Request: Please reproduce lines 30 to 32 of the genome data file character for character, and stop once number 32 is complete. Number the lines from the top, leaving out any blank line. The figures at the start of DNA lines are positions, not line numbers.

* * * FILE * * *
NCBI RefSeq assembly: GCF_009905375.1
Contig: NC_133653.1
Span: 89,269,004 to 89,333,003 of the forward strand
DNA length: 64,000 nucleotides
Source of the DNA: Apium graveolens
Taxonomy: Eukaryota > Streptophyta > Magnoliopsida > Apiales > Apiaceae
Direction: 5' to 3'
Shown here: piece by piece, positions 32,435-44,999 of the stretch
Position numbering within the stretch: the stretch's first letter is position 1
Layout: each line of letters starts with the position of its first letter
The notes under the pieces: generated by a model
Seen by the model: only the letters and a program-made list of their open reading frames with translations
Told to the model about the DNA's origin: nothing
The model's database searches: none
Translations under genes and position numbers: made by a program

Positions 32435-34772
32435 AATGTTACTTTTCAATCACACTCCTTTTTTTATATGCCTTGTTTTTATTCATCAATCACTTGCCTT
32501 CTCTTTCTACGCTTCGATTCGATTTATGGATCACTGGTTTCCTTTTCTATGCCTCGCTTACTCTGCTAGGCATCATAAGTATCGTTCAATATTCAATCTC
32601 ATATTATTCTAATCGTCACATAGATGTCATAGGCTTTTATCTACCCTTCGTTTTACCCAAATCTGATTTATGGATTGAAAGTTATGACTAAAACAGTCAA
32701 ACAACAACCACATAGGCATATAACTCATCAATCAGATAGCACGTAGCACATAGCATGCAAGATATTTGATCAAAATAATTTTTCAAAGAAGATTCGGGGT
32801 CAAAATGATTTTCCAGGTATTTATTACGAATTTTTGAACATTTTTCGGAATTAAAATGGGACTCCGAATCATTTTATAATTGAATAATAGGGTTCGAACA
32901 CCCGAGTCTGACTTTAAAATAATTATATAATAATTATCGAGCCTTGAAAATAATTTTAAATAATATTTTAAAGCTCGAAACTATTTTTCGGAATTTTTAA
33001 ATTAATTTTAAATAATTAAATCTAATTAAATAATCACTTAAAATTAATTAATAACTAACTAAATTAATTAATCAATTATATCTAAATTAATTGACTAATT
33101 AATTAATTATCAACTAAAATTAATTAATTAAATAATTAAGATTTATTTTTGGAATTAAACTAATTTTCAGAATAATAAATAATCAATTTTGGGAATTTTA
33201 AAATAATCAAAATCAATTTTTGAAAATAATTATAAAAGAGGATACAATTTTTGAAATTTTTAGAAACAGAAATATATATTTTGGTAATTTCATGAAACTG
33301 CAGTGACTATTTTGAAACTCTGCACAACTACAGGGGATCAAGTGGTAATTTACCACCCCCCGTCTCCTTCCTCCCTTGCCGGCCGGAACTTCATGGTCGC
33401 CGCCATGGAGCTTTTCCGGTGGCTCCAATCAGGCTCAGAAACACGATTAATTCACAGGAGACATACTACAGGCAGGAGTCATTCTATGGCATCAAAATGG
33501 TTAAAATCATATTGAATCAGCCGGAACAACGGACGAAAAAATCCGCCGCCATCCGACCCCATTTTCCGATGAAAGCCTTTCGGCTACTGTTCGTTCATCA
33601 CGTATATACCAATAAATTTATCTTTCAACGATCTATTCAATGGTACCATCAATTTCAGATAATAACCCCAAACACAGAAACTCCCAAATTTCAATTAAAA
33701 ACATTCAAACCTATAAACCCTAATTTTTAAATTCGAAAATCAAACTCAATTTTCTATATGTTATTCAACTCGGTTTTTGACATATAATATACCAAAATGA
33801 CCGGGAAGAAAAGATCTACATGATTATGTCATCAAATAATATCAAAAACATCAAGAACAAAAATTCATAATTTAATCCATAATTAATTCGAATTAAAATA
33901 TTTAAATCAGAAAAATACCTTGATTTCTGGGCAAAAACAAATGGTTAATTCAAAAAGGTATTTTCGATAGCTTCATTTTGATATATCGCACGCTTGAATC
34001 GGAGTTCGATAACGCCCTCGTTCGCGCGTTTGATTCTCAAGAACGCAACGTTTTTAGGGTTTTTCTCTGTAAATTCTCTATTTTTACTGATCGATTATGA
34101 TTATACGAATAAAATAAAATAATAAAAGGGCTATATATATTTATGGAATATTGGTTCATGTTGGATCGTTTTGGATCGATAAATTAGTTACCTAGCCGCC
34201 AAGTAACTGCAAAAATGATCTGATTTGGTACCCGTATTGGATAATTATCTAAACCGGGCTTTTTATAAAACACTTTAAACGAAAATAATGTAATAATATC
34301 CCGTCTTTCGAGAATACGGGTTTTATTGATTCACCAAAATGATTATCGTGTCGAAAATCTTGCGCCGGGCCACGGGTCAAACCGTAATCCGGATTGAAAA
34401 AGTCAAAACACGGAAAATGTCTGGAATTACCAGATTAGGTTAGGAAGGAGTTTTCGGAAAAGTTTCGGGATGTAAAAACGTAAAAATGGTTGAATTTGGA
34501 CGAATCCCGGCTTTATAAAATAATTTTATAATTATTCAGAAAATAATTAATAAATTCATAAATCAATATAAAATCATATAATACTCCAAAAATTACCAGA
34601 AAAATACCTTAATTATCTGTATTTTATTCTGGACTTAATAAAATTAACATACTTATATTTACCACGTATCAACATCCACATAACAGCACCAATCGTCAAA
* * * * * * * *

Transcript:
33701 ACATTCAAACCTATAAACCCTAATTTTTAAATTCGAAAATCAAACTCAATTTTCTATATGTTATTCAACTCGGTTTTTGACATATAATATACCAAAATGA
33801 CCGGGAAGAAAAGATCTACATGATTATGTCATCAAATAATATCAAAAACATCAAGAACAAAAATTCATAATTTAATCCATAATTAATTCGAATTAAAATA
33901 TTTAAATCAGAAAAATACCTTGATTTCTGGGCAAAAACAAATGGTTAATTCAAAAAGGTATTTTCGATAGCTTCATTTTGATATATCGCACGCTTGAATC